Originally published on the ECOreport
Many aspects of A LONG HARD ROAD are refreshing. The authors correctly identified transportation as the source of half of Canada’s emissions increases since 1990 and an area where similar cuts can be made. They remind enthusiasts on the West Coast that, east of the Rockies, walking and cycling are not as feasible during the winter. This study has much to offer, but it seems the Conference Board of Canada does not see the EV potential.
Micahel Langezaal, of the European fast charging company Fastned, calls EVs computers on wheels. Unfortunately, they are still relatively high priced and often a toy for the rich.
In A LONG HARD ROAD, Allison Robins, James Knowles, and Len Coad assume the hindrances to this technology will remain in place for decades to come.
In reality, the next generation of electric vehicles already exists and is on the verge of being rolled out. Instead of using a model that suggests EVs that can be driven 16 to 64 kilometers, the authors should have been looking at 200 km and more. While it is true the infrastructure needed for a transition to electric is still limited, it will build out fast once the other factors for a viable electric sector are in place.
The Real Question Is When?
The real question is when will new EVs become price competitive with new gas cars? Once this happens, we will reach the tipping point, after which the electrics become the vehicle of choice.
Langezaal believes the transition to EVs will occur sometime in the next decade. This will start with new car purchases and gradually extend to the resale market.
The probability of this occurring is so strong that the real question is “when,” not “if.”
One of the problems Robins et al point to is congestion within our cities.
“Transport Canada determined that if all roads in Vancouver, Toronto, and Montréal had been able to operate at 70 per cent or more of the posted speed limit during rush hour, rather than just 50 per cent, GHG emissions in those cities would have been reduced by 1.2 million tonnes.”
So how can we get some of those cars off the roads?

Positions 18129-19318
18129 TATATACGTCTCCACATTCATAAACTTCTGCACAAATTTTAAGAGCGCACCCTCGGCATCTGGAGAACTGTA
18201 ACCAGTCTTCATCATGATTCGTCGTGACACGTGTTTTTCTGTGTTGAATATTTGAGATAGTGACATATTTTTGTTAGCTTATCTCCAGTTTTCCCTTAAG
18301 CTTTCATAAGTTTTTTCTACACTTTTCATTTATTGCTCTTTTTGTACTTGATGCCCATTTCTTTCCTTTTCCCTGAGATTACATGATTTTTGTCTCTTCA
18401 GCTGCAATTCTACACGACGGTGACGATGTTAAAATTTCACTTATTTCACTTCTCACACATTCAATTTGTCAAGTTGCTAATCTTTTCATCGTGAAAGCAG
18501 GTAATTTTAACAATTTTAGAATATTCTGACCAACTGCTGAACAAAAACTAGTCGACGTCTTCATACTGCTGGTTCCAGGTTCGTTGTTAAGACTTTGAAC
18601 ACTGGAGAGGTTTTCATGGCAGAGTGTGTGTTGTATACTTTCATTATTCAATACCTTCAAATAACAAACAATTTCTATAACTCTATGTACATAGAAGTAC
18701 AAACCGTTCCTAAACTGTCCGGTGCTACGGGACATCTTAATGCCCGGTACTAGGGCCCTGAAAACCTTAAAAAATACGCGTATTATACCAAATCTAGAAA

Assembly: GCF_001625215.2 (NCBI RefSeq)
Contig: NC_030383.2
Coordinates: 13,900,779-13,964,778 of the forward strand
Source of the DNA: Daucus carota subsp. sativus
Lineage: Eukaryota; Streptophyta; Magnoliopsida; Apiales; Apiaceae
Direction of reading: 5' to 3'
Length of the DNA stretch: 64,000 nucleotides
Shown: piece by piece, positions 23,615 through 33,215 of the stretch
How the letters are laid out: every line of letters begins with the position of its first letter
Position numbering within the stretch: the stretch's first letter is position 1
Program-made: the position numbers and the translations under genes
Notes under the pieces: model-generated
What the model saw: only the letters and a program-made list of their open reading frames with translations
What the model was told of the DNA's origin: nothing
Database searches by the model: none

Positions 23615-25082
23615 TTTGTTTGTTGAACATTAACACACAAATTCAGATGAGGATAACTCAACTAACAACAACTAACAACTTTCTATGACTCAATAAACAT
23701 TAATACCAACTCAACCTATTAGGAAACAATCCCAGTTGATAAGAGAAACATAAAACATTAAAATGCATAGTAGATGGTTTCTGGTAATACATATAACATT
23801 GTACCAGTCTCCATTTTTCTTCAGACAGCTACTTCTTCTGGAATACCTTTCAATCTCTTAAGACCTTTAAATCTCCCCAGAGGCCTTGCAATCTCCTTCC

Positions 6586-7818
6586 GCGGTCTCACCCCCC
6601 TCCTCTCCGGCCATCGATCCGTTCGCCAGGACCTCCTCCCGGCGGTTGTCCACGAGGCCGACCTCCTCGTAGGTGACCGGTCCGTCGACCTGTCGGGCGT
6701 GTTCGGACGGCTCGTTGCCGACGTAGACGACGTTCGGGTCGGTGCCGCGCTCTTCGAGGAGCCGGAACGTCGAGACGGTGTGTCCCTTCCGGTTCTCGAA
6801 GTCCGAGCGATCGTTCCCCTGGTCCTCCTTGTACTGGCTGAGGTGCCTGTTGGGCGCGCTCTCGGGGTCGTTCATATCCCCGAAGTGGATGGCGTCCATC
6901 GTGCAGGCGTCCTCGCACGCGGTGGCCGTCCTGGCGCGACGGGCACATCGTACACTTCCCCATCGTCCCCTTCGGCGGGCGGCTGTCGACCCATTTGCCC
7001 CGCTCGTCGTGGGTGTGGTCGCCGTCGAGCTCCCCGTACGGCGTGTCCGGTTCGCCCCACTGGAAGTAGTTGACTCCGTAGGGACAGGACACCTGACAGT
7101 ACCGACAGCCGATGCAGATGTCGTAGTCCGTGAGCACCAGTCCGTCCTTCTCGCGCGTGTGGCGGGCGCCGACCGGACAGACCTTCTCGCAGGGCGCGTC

Vancouver has almost reached its goal of walking, cycling or taking public transit for 50% of all trips within the city.
This is a feasible model where the winters are mild, but not as viable east of the Rockies.
Calgary, Ottawa, and Toronto are still car-centric cities. 77%, 65.3% and 64% of all trips, respectively, are made by automobile.
All three of these cities intend to increase the amount of non-automotive traffic.
“Calgary intends to limit the availability of parking in areas where “high quality” modes of transportation, such as light-rail transit or bus rapid transit (BRt), exist. Where parking facilities remain, the plan gives priority to “preferred parkers” that include carpool/car share participants, cyclists, motorcycles, and scooters. Ottawa intends to reduce the impact of surface parking by encouraging shared parking lots and the construction of multi-level parking lots, rather than single- level surface lots. Similarly, Toronto intends to limit the supply of non- ancillary parking and to encourage the sharing of parking spaces among uses that have different peaking times throughout the day.”
Example of a +200km per charge EV
These are excellent ideas which should be employed, but harsh winters are liable to ensure the automotive age endures longer east of the Rockies.
We need to develop an electric transportation network. Switching to a near emissions-free automotive sector does not solve all of Canada’s transportation issues, but it makes the road shorter and easier to travel.
Top Photo Credit: Parked in the middle of the road! (in Calgary) by Dhinakaran Gajavarathan via Flickr (CC BY SA, 2.0 License);Dunsmuir Separated Bike Lane (Vancouver 2011) by Paul Krueger via Flickr (CC BY SA, 2.0 License); 89 Bus – Orion VII Next Generation Hybrid-Electric (Toronto) by Diego Torres Silvestre via Flickr (CC BY SA, 2.0 License); Example of a +200 km-per-charge EV expected to cost $30,000 in the US (after federal electric vehicle tax credit) : 2017 Chevrolet Bolt EV By GM – http://media.chevrolet.com/media/us/en/chevrolet/home.detail.html/content/Pages/news/us/en/2016/Jan/naias/chevy/0111-bolt-du.html http://media.chevrolet.com/dld/content/dam/Media/images/US/Vehicles/Chevrolet/Cars/BoltEV/2017/TechComponents/2017-Chevrolet-BoltEV-024.jpg, CC BY-SA 3.0, https://commons.wikimedia.org/w/index.php?curid=46341789
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